Ah, some sun! After today's breakfast at the Holiday Inn Express, we left Zanesville and followed the Muskingum River south on OH-60. Lots of small houses and trailers along the river, with docks with fishing and pontoon boats.
A stop in McConnelsville, OH, the county seat of Morgan County.
|Opera House (1889) with a theater that has been in continuous use since 1890|
|Opera House doorway|
|Civil War Monument (dedicated 1923) was|
donated by industrialist T H Simpson, and
sits on a granite block from Gettysburg, PA
|J C Bolen Block (1884)|
|Adams House (1820)|
|Morgan County Courthouse (1858 in Greek Revival style)|
|Morris Hardware Store (1845)|
|Windlass or Crab Winch (used from 1840-1880s)|
was hand cranked to open or close the gates of the lock
|Lock #7 is still used by pleasure boats|
to bypass the McConnel Dam
|Big Bottom Massacre Memorial,|
near Stockport, OH
After the American Revolutionary War, the government raised funds by selling land to the west of the Appalachian Mountains. Entities like the Ohio Company of Associates bought 1,500,000 acres in the Northwest Territory to develop in an orderly fashion. However, in 1790, some company members moved to the bottom land/flood plain of the Muskingum River, beyond the Ohio Company property. The Lenape and Wyandot tribes were already resistant to the reduction of their territory, and attacked the unfinished blockhouse at Big Bottom, killing nearly half the settlers. This and other skirmished led to the Northwest Indian War, which ended in 1794 and the Greenville Treaty in 1795.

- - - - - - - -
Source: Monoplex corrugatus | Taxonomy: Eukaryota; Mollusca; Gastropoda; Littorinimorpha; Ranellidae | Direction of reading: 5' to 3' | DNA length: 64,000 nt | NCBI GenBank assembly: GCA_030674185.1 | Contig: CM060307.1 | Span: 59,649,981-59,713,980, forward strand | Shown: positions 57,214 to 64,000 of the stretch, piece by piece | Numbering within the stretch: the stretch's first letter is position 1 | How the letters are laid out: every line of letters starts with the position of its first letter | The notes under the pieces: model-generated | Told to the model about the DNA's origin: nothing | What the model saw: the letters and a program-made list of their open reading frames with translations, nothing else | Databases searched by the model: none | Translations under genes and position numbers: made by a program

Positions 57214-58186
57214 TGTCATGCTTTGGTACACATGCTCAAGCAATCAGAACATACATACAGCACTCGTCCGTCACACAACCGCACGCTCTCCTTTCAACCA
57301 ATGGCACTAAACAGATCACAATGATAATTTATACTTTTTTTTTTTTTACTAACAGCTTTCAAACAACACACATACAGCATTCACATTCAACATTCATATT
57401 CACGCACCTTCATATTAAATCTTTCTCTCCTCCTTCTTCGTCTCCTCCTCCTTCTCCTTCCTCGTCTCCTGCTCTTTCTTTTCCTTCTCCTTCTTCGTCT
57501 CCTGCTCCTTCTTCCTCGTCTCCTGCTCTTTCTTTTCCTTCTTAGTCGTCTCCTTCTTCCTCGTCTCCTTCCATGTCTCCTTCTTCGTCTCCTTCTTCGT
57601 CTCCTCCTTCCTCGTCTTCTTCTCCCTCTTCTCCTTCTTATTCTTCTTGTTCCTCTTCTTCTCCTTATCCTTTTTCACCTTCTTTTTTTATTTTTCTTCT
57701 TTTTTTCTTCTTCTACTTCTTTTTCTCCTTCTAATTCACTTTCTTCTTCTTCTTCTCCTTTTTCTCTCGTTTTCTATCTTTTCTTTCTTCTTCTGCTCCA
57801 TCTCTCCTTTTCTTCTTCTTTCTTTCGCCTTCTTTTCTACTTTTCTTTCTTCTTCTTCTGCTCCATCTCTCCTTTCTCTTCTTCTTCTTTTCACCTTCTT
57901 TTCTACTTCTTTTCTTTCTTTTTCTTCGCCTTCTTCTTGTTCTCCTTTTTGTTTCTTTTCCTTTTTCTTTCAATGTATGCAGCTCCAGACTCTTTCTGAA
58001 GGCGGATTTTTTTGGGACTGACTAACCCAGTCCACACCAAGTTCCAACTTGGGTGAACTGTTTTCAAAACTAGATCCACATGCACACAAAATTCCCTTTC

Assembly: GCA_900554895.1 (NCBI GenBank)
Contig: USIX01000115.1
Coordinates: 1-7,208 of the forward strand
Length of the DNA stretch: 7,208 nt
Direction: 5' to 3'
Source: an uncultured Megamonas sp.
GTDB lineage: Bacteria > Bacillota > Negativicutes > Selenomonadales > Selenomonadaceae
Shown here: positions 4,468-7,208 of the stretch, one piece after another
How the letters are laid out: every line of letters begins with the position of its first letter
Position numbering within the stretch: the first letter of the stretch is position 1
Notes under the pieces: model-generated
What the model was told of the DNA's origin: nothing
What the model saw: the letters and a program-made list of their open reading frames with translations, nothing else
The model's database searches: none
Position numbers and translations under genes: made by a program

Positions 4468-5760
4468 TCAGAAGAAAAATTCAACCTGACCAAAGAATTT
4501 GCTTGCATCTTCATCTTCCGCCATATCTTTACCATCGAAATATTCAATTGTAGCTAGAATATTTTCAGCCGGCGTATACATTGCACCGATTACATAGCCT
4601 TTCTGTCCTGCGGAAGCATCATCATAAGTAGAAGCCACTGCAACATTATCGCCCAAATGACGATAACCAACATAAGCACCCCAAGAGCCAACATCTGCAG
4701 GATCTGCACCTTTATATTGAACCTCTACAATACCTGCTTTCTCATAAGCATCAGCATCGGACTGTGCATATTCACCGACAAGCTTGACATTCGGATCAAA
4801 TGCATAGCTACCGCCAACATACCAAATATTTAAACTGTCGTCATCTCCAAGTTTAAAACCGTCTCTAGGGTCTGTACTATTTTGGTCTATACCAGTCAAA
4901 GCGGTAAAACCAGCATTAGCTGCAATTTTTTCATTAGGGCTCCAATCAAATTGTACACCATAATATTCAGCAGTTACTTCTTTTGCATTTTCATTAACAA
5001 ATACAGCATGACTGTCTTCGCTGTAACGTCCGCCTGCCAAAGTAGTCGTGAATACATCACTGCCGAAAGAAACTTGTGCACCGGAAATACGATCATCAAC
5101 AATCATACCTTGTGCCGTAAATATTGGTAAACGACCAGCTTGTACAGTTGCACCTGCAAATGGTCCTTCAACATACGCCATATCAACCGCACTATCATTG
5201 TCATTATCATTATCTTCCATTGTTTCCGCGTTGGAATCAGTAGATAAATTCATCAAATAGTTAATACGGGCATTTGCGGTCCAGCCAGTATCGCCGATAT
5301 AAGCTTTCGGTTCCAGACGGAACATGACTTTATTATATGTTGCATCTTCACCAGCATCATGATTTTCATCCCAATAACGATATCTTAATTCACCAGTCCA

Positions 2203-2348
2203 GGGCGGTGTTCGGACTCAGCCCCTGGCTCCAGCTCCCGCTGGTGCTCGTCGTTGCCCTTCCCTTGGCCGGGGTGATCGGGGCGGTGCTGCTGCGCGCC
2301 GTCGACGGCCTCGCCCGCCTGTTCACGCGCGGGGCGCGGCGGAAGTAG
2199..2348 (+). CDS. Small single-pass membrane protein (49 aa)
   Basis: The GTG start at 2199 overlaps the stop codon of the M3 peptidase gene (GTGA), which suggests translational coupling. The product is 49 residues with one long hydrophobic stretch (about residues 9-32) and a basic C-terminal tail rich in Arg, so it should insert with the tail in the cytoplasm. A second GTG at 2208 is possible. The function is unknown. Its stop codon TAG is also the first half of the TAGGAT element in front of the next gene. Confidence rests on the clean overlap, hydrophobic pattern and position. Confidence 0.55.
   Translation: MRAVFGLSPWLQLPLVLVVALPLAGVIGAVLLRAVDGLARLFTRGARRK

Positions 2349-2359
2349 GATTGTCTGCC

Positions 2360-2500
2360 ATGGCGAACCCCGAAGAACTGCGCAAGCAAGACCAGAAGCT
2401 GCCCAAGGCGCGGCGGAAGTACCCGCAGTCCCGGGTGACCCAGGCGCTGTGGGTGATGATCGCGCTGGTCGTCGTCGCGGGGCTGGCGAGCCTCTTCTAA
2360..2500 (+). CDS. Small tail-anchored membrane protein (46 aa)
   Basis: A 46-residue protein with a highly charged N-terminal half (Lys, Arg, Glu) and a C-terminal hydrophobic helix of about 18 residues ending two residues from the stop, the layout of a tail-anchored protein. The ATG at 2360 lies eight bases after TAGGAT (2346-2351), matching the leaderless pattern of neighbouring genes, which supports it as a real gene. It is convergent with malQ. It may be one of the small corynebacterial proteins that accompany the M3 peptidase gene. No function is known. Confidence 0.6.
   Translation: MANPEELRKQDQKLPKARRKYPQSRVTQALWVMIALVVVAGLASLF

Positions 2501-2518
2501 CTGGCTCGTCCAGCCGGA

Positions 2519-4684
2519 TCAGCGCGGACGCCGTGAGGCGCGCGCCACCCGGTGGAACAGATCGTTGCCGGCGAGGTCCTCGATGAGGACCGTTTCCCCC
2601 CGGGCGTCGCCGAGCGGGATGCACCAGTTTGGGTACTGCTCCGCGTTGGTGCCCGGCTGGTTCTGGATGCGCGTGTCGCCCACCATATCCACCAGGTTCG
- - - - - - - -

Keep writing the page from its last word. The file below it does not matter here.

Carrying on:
When we arrived in Marietta, OH, we looked for a place to eat. There was very little open downtown, but Emanuel's Restaurant and Bakery was a surprising find.
The Ohio River Museum exhibits the vast collection of the Sons & Daughters of Pioneer Rivermen.
We were taken on a guided tour of the W P Snyder, Jr, the last intact steam-powered "pool-type" stern-wheeled towboat in the United States, sitting out on the Muskingum River. It was built in 1918 and towed coal barges on the Monongahela River until 1953. In 1955 it was "sold" (for a dollar) to the Ohio Historical Society.
The ship carried 18-23 people, including females: the cook and two maids.
|Started with hummus with mushrooms and a "pillow" pita;|
note the Middle Eastern metal cup
|We shared empanadas (with a sweet chili sauce) and piccadillo;|
|Lockmaster's House (1899) served the|
adjacent locks of the Muskingum River
(the locks and dam were removed in 1968) (KSS)
|Relic from the Spanish American War (1898)|
|Front Street in Marietta, OH|
|Shantyboat, a one-room house flatboat (1920s-1930s)|
|Interior of the shantyboat|
|Oldest pilothouse of the Tell City (1889),|
which sank in 1917 and the pilothouse was
rescued and used as a summer house
until donated around 1977
|The utility poles by the building are cut at|
differing heights to show flood levels
|Ohio River Museum|
|Kent with the largest steamboat sternwheeler model, the Pioneer|
|Perhaps the model maker with another of his creations (KSS)|
|More steamboat models|
|The engineer's domain|
|The laundry room|
|The cook was special, getting her own room and a bigger bed|
|A shower, toilet and sinks at each end of the ship,|
and a bathroom with tub in the center for women only
|Pilothouse where the ship could be steered with the helm/wheel|
or two steam-powered handles
|The smokestacks are hinged and can be lowered|
when passing under low bridges